Male prostitute, Red, is given an assignment by his pimp and lover, Robbie, with a very unusual client. Red meets the stranger in a darkened house in London and, during their sessions, he learns more than he ever knew about lust, love and his own personal history. How will his curious and life-enhancing encounters with the stranger affect his relationship with Robbie and his clients, and can love ever be part of a hooker's life at all?
Anne gives an overview of the book:
The air felt heavy as if there was something weighing down on my shoulders that I couldn’t shake off. It might have been my own fear. I didn’t know. Odd how dark everything was, in spite of the torch I’d remembered to bring. It was shining at my feet. The narrow band of light only increased the sense of darkness. I could hear the sound of my breathing, though sometimes I fancied there was a faint hiss behind it, as if someone else might be in the room with me. Someone who was echoing the rhythm of my breath, pacing their pulse to mine. It made me shiver and I forced myself to regulate my breathing again.
I couldn’t remember why I agreed to any of this.
No. I did remember. It was what Robbie had wanted. And the money. That always helped. The chair beneath me pressed into the back of my legs and I shifted my position to try to get a little more comfortable. This assignment wasn’t turning out to be quite as straightforward as Robbie promised me it would. And he tended to tell me the truth. Which wasn’t bad for a pimp. In fact it was one of his great strengths. He was pretty stylish in bed as well, I had to say. He was so damn good at knowing what tricks broke me open, every time.
Whereas my great strength was doing whatever I was told to do.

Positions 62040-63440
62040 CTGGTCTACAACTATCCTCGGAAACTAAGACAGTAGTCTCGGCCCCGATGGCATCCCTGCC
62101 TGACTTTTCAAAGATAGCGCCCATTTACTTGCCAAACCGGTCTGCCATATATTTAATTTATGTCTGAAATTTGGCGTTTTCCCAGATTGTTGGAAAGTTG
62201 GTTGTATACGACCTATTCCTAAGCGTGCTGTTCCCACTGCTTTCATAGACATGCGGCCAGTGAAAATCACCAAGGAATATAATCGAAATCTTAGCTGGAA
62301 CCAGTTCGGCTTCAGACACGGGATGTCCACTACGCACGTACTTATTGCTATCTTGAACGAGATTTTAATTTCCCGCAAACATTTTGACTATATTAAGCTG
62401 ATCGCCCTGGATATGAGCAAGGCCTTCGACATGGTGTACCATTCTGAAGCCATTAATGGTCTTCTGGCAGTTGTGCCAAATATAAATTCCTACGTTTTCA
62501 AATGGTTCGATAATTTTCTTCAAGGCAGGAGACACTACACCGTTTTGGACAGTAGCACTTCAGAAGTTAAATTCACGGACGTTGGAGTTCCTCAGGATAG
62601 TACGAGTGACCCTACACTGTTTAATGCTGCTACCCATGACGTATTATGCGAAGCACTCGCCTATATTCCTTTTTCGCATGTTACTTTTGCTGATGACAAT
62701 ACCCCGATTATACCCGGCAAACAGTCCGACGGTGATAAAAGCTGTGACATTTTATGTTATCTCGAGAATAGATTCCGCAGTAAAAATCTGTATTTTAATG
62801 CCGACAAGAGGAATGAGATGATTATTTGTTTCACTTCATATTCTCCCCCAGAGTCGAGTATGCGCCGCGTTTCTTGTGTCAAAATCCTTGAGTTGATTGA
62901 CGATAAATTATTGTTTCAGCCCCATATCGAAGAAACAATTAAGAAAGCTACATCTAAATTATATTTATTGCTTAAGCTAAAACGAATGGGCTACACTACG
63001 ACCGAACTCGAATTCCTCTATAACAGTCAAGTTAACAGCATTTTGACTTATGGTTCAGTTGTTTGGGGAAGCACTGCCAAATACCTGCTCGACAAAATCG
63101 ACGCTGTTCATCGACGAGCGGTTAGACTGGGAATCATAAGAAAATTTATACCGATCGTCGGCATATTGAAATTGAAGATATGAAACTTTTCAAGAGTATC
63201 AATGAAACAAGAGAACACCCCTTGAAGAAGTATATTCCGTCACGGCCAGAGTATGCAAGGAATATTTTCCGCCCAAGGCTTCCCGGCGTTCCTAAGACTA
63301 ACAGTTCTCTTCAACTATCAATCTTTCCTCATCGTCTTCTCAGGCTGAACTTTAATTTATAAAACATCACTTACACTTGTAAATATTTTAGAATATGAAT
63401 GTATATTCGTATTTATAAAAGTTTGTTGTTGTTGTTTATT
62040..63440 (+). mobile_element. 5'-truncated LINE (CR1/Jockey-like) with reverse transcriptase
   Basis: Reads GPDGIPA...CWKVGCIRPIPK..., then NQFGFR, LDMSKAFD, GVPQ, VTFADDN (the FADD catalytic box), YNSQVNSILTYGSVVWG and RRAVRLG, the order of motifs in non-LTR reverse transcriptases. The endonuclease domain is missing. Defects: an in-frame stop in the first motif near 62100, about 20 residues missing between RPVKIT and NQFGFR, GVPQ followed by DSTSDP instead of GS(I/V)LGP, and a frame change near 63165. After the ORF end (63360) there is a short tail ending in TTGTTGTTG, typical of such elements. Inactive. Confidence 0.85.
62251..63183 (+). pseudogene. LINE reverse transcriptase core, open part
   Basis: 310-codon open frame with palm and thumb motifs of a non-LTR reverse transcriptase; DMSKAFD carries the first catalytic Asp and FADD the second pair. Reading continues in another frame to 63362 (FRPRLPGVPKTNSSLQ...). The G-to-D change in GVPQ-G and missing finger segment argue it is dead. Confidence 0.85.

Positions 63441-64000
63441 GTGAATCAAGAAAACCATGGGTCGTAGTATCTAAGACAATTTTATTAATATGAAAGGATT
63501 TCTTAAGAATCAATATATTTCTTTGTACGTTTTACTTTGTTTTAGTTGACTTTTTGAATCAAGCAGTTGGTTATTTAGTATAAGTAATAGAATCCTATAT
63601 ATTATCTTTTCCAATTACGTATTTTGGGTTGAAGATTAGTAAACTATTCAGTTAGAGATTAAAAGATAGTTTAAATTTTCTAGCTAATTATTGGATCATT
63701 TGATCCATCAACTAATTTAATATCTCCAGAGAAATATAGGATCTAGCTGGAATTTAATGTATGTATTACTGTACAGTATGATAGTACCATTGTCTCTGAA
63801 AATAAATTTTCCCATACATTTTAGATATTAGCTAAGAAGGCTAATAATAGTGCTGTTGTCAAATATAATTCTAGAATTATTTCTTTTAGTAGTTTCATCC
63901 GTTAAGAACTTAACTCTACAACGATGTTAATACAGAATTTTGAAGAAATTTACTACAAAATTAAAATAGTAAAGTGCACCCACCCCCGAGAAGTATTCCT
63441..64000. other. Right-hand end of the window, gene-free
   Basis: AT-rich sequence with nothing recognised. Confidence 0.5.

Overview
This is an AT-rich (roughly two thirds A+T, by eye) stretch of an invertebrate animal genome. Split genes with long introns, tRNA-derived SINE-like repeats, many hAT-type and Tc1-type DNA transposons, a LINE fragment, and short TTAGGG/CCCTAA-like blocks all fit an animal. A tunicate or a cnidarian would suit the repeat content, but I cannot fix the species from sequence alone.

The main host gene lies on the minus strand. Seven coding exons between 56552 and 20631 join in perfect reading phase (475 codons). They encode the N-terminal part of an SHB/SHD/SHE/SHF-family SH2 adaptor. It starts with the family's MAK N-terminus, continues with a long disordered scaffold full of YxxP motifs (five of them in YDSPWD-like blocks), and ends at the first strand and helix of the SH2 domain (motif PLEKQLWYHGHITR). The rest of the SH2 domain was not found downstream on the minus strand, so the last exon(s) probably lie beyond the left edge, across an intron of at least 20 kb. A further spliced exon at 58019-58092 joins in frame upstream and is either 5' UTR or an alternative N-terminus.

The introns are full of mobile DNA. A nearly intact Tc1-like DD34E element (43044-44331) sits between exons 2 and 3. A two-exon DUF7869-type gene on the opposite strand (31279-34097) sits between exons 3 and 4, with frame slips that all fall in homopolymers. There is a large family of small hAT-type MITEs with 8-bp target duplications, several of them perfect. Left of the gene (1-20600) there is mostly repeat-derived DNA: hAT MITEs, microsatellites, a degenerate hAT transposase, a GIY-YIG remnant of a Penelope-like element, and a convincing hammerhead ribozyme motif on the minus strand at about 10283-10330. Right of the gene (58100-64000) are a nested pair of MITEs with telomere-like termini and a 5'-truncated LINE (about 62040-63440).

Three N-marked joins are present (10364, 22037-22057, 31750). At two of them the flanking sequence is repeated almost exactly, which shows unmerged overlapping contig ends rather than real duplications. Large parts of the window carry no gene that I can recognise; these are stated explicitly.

Robbie had ordered me to dress sexy and tight—it had pissed me off to hear him as I always dressed sexy and tight. That was my job, wasn’t it? But I hadn’t let any of that show. I knew my trade, knew when to act pretty. He’d told me to come here, an empty house at the west of London. He’d said the door would be open but the lights would have been cut off. He’d been right, too. I had to admit I’d been spooked as I’d followed his instructions—using the torch he’d given me to find my way upstairs and into the first room on the right, where as he’d promised there was a chair in the middle to sit on. I even wondered whether some crazy guy might leap out at me with a knife, or worse, but I kept telling myself that some clients liked the weird stuff, and Robbie checked everything out. In the four years I’d been working for him, he’d looked after me and he’d never let me down. So I got on with the job and here I was.
Waiting for whatever was going to happen next.
It struck me that I had no idea how long I’d been waiting. Maybe the client wasn’t going to show? That happened sometimes. Oh well, I’d chalk it up to experience, ring Robbie when I got out into the street and see if he had anything else for me tonight.
With a small sigh, I began to reach down for the torch at my feet, and it was then that someone spoke ...
Anne Brooke has been writing for eighteen years and is the author of seven novels, numerous short stories and poems. She was shortlisted for the Harry Bowling Novel Award in 2006, longlisted for the Betty Bolingbroke-Kent Novel Award in 2005, and shortlisted for the Royal...